Undeiably fascinating and geared towards creatives, I’ve seen streamers and artists use last year’s model to streamline their work process and output. If you’ve got both the cash and the imagination, there’s no limit to what you can use this extra display for. It’s still sharp as a pin, vibrant, and eye-piercingly bright with its high quality production, making it a reasonable justifier for the GX551’s price tag.
Inside and out
There’s a trio of Asus models for the GX551 out on the market now, but for this review we got sent the mid-range laptop with the following specs:
- AMD Ryzen 9 5900HX Processor 3.3 GHz (16M Cache, up to 4.6 GHz) with integrated Radeon graphics
- 32GB of RAM
- 1TB M.2 NVMe PCIe 3.0 Performance RAID0 SSD
- 1920 x 1080p screen, 60hz
And that’s a solid collection of hardware right there. 1080p at 60Hz is still more than capable of delivering a superb visual experience even in an age of absurd 300Hz displays, and if you genuinely do need a quicker monitor then you can grab the GX551 with a 4K 120Hz monitor. Other options do add beefier hardware to the frame, with an obvious increase in the price tag to go with it as well. Bear in mind that with the current global parts shortage, going for a model that has Nvidia’s RTX 30 series laptop GPUs can see the cost pushed up to a gobsmacking R100,000 easy.
I’m not going to get too involved in the testing here, considering that this is a review focused on an iterative update of a laptop idea more than anything else, but for playing games and just relaxing? This particular mid-range model was easily up to the task. With a display capped at 1080p and integrated Radeon graphics, some caveats had to be made in the graphical department on my usual assortment of games, as I cherry-picked first-party titles from Microsoft’s library through Game Pass.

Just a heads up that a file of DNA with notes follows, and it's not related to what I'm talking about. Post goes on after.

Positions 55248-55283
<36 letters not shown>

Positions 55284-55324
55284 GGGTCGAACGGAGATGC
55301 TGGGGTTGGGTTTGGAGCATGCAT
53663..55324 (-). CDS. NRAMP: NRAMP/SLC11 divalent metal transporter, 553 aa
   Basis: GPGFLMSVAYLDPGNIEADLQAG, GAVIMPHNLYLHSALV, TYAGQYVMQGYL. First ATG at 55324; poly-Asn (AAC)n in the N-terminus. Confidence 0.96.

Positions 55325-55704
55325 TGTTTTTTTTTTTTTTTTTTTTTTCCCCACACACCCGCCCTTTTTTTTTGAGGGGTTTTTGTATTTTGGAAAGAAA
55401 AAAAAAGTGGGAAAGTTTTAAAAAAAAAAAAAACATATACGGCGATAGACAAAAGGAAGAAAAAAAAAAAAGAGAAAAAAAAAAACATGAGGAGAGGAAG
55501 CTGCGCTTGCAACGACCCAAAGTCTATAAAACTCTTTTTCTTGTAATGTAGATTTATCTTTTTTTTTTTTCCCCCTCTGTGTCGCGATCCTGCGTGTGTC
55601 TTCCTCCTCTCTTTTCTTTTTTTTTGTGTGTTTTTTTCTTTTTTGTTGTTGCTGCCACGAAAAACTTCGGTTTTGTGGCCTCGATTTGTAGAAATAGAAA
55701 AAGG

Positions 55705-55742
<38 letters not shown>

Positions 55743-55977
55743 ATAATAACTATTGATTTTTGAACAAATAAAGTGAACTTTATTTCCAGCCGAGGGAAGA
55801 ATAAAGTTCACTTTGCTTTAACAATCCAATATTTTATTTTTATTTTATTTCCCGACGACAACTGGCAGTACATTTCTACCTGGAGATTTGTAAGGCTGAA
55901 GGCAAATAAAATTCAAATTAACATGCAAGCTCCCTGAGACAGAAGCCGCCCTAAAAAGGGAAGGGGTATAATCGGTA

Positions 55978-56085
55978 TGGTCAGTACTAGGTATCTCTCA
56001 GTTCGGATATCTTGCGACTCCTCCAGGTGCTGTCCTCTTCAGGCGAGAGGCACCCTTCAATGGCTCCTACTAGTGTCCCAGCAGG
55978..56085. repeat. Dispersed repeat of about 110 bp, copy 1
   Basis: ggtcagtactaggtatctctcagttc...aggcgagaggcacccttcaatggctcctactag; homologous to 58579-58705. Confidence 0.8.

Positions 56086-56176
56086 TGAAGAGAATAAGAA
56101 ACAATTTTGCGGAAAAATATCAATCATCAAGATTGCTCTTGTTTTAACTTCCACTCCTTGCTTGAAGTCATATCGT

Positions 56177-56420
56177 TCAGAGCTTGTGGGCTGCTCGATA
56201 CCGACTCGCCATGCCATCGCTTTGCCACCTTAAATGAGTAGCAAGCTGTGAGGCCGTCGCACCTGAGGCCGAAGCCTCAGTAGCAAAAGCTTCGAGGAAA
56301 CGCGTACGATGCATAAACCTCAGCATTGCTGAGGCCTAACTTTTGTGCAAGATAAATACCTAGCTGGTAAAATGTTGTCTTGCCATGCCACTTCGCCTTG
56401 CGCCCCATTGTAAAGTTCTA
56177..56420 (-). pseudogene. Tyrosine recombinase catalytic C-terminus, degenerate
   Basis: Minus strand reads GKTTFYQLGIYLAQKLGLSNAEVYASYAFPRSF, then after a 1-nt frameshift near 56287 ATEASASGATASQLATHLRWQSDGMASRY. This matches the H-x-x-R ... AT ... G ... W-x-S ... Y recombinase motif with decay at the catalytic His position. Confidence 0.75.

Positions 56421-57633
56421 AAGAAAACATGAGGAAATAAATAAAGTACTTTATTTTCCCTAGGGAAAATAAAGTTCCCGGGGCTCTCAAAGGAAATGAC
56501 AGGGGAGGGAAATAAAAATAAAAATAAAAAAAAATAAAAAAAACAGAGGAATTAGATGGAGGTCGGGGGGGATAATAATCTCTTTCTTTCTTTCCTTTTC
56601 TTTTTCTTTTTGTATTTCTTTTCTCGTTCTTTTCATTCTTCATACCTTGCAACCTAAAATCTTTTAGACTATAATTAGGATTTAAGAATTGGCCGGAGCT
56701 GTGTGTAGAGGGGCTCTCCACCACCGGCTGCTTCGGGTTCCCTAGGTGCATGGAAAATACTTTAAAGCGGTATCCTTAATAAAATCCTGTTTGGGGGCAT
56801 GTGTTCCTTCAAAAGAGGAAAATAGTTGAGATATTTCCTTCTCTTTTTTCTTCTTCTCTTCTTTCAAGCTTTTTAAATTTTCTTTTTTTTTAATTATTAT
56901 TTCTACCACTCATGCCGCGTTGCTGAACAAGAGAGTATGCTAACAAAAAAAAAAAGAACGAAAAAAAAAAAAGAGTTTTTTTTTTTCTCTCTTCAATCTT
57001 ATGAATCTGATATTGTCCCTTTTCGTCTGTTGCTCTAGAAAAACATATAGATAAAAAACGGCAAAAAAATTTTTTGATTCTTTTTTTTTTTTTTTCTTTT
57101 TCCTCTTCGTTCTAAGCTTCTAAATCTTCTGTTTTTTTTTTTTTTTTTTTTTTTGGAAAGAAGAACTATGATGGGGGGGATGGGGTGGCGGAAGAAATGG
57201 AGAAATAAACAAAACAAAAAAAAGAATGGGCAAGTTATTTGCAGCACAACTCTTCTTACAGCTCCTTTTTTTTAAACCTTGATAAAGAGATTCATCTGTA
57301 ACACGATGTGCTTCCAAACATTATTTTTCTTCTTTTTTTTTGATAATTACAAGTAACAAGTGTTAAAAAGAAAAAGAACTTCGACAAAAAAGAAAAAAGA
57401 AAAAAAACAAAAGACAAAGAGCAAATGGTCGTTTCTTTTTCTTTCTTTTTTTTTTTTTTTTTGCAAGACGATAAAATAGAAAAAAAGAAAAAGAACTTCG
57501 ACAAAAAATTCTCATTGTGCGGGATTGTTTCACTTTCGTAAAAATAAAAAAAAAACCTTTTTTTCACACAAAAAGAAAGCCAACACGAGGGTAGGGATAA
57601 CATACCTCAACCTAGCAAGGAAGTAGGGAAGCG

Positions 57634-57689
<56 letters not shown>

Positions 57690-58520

Gears 5, Gears Tactics, Far Cry 5, and Dirt 4 all handled well enough on High settings, while getting creative with edits of high bitrate video wasn’t out of the question either. There’s a whole lot of grunt under the hood of this device, once you start revving its engine and discovering where it draws a line. If you’re after more GPU grunt, Evetech currently has an Nvidia 3070 GPU equipped model of this laptop retailing for R60,000.
I’ve got the power
Oh right, the battery! It’s obvious to say that with a second screen, the battery isn’t going to be an all-day workhorse when Eskom strikes. That being said, cutting out a few options and adopting an airplane mode mindset will still see plenty of activity squeezed out of it, and in my own testing with various media, typing, and an actual deadline test when a substation near me saw its breakers trip, I got an easy three hours out of the GX551. More than reasonable.
Whereas last year’s debut was an exciting taste of something new in an otherwise stagnant market, this year’s Zephyrus offering is a more of a fine-tuning of what came before it. And there’s nothing wrong with that, because it means that the latest crop of dual-screen laptops have managed to do away with any teething problems that the original might have had.
A few of the other unavoidable layout issues are still present, but this 2021 edition of the Zephyrus brand hits the streets with more backed-up swagger than ever before and a more defined direction for appealing to creative people with its novel hardware and exciting potential.
Last Updated: April 12, 2021